Banks supervised by the Consumer Financial Protection Bureau now face penalties if they mistreat consumers while collecting debts, the U.S. agency said today.
The new policy, part of a crackdown on debt-collection practices the agency announced last year, will plug a gap in federal anti-harassment law that generally excluded creditors who collected debt themselves, rather than hiring third parties to do the work.
“It doesn’t matter who is collecting the debt, unfair, deceptive or abusive practices are illegal,” Richard Cordray, the CFPB director, said in an e-mailed statement.
The Fair Debt Collection Practices Act has since 1977 protected consumers against mistreatment from companies that buy debts from the original creditors, and from third-party vendors. It doesn’t usually cover companies collecting on loans they made themselves, Cordray said.
JPMorgan Chase & Co., the biggest U.S. bank, said in May it expected to face enforcement action over how it pursues consumers with bad debt. The Office of the Comptroller of the Currency, the U.S. regulator for national banks, is probing U.S. lenders’ debt-collection practices, and may force JPMorgan to identify borrowers that should be compensated for past abuses, the Wall Street Journal reported today, citing a person familiar with the New York-based bank’s conversations with regulators.
Thirteen states are also examining JPMorgan’s practices, according to the newspaper. The bank conducted an internal review of about 1,000 lawsuits and found mistakes in 9 percent of the cases, people familiar with the matter told the Wall Street Journal. The New York Times reported that the OCC found a 9 percent error rate in collection lawsuits filed from 2009 to 2011, citing several people close to the matter.
Kristin Lemkau, a spokeswoman at JPMorgan in New York, declined to comment on the reports.
JPMorgan said in a May 8 regulatory filing that it will face enforcement action from federal regulators over its collection practices and add-on products commonly appended to credit cards.
A debt-collection firm backed by a JPMorgan private-equity unit agreed to pay $3.2 million to settle a Federal Trade Commission complaint that it illegally harassed consumers, the agency said yesterday. JPMorgan said it has a stake in the company, Expert Global Solutions Inc., through its One Equity Partners business, and doesn’t use Expert Global’s debt-collection services.
The Consumer Financial Protection Bureau, created by the Dodd-Frank law of 2010, supervises banks with assets over $10 billion, ranging from JPMorgan to regional players like Lafayette, Louisiana-based Iberiabank Corp., for compliance with federal consumer-protection rules. It also oversees non-bank financial firms, such as credit bureaus, payday lenders and debt collectors.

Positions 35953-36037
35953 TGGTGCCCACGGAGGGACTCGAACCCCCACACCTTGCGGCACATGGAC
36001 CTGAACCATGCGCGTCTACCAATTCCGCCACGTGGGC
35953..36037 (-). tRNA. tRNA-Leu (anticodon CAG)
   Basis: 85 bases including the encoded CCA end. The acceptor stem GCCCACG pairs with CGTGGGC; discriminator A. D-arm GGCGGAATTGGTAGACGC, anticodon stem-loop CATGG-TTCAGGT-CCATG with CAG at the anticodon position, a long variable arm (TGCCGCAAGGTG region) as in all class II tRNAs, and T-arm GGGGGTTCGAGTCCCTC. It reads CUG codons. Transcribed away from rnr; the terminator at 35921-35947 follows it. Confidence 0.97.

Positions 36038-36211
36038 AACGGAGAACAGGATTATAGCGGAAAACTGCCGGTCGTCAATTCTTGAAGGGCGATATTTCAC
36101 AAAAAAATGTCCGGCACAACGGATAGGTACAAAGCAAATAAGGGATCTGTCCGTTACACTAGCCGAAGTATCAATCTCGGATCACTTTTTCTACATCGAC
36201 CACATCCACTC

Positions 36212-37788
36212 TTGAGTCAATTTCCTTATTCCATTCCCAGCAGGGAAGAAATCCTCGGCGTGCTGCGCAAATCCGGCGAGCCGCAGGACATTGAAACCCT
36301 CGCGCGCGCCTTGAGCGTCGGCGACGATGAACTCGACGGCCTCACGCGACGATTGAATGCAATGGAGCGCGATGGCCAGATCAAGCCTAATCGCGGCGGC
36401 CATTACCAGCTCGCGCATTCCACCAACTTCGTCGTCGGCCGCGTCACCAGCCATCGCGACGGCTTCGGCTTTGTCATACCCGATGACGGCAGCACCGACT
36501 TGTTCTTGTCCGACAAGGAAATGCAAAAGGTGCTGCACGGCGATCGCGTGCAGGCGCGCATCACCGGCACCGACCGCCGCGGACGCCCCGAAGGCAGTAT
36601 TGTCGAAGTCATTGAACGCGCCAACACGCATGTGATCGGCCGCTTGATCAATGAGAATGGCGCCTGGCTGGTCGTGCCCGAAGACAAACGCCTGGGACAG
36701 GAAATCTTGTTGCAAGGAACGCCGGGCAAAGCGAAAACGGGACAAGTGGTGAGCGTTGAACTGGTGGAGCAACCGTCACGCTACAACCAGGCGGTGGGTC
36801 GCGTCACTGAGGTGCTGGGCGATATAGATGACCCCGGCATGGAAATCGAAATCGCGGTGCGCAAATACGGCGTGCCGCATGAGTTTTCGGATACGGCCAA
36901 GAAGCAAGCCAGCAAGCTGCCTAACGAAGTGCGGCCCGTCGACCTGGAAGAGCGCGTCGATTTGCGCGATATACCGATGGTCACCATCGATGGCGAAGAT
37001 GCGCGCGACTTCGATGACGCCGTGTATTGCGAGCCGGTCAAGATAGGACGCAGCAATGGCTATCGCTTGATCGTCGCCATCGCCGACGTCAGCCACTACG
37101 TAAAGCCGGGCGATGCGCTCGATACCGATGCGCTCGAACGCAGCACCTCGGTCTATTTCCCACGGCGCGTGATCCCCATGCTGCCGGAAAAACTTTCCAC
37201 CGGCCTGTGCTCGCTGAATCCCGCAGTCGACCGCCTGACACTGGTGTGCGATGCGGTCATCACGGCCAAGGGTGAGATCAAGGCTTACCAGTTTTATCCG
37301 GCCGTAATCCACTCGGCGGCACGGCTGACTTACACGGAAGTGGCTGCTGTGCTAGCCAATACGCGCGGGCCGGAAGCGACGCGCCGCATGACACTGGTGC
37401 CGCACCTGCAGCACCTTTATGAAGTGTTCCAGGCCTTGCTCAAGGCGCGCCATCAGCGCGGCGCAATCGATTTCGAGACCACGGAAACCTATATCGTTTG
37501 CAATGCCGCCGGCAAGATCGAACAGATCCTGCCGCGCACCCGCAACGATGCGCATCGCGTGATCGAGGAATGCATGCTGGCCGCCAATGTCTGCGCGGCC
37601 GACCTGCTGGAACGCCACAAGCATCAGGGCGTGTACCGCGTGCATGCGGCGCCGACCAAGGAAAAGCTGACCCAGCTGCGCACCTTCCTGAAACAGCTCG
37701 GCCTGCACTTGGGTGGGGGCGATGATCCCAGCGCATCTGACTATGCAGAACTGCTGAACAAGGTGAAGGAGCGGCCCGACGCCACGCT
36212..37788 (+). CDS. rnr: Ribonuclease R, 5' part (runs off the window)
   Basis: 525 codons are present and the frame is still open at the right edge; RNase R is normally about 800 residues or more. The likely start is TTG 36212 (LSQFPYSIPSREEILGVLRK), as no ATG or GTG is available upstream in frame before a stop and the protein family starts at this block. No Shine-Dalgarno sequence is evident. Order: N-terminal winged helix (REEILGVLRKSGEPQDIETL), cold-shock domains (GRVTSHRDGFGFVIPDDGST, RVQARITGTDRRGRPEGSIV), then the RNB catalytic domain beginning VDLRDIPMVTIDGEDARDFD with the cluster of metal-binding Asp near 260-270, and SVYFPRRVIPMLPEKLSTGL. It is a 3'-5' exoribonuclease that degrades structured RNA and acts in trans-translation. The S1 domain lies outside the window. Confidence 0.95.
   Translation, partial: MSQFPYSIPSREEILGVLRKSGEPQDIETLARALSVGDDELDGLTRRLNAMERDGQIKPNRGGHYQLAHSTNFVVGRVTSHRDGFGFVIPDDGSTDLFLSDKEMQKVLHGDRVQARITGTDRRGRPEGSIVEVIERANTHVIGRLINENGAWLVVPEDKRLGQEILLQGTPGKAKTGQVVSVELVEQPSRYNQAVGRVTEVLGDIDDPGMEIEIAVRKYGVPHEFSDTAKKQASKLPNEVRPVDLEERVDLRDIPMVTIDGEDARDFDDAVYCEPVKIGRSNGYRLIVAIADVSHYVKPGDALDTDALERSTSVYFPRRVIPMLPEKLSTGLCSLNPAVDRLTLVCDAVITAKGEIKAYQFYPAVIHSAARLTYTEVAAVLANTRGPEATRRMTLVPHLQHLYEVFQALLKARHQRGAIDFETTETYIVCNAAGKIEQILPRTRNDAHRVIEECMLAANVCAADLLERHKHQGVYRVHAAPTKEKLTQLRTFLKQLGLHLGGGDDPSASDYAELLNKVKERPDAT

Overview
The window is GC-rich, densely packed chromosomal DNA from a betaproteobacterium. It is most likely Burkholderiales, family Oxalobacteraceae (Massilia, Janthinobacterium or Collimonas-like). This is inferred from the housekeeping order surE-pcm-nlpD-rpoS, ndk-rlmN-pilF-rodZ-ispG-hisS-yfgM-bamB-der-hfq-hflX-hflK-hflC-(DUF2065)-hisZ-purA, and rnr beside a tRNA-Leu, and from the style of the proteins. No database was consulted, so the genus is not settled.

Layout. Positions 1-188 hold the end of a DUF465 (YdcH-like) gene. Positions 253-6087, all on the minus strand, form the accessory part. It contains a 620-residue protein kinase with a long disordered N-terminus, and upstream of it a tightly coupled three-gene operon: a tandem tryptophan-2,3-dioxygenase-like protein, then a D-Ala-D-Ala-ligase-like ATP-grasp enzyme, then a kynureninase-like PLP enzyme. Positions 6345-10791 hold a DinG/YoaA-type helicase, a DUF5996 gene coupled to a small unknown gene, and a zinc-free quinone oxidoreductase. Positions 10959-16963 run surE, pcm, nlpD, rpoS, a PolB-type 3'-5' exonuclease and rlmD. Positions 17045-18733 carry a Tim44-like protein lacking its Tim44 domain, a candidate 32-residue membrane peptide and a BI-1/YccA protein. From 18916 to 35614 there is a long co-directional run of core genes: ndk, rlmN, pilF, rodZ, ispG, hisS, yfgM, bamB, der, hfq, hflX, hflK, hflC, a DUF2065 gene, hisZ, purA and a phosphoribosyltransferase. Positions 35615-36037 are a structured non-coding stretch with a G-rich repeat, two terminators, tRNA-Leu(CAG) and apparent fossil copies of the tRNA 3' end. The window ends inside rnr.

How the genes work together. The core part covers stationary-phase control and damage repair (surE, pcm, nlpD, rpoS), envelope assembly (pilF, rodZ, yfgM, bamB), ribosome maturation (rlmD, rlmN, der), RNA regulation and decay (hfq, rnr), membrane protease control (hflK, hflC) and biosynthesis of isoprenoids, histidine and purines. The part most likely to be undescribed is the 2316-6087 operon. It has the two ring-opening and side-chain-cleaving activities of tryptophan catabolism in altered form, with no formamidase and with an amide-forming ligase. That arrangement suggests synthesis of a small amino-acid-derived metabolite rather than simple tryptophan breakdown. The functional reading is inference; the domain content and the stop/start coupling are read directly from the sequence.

The agency has signaled that it would take action against lending and debt-collection practices that take advantage of ill-informed or vulnerable consumers. In addition to reviewing debt-collection practices, the agency is scrutinizing payday and other small-dollar loans, overdraft fees, and discrimination in auto lending. As part of its efforts to identify problem areas for consumers, the agency is collecting and reviewing large amounts of consumer-transaction data, a practice that has been criticized by lawmakers and financial industry firms.
The debt-collection industry is a mixture of creditors, debt buyers, collectors and the lawyers who work with them. Major card issuers such as Bank of America Corp. and Capital One Financial Corp. collect on their own debt, but sometimes sell charged-off loans to buyers and collectors such as Portfolio Recovery Associates Inc. and Encore Capital Group Inc.
The consumer bureau will effectively extend the fair debt collection law to include creditor banks by issuing so-called supervisory bulletins that outline practices bank examiners may consider illegal, Cordray said.
The agency is holding a field hearing today in Portland, Maine, on the debt-collection business.
Improper collection practices include threatening a consumer with actions a collector cannot take, such as arrest, or lying about who owns the debt or the amount, Cordray said. A second bulletin warns companies to be cautious in making statements about how paying a debt affects a person’s creditworthiness.
“Debt collectors use all sorts of strategies, some legitimate and some illegitimate, to convince consumers to pay their debts,” Cordray will say at the hearing, according to his prepared remarks.
The CFPB is also opening its consumer-complaint system, which has included credit cards, mortgages and bank accounts, to debt collection, Cordray said.
In addition to filing a complaint against the debt collector, consumers can direct the complaint against the creditor that originated the loan.
“This intake system will be useful as a feedback mechanism for creditors that have hired third-party debt collectors or sold their debt,” Cordray will say.
Banks objected to the CFPB’s complaint system when it opened because the agency publishes the names of companies against whom consumers have filed. Advocacy groups have praised it as a way to hold lenders accountable. Some banks have used the system to improve customer service.
The agency is also considering a new regulation to promote accuracy of information used to collect debts.
Cordray said there is a “strong consensus about the need for robust national documentation standards” for the information used to collect debts. “We will keep that in mind as we move toward a rulemaking process on debt-collection issues,” Cordray will say.
The agency also released five model forms that consumers can use to communicate with debt collectors if they, for example, want to direct correspondence to their lawyers or obtain more documentation of a debt.
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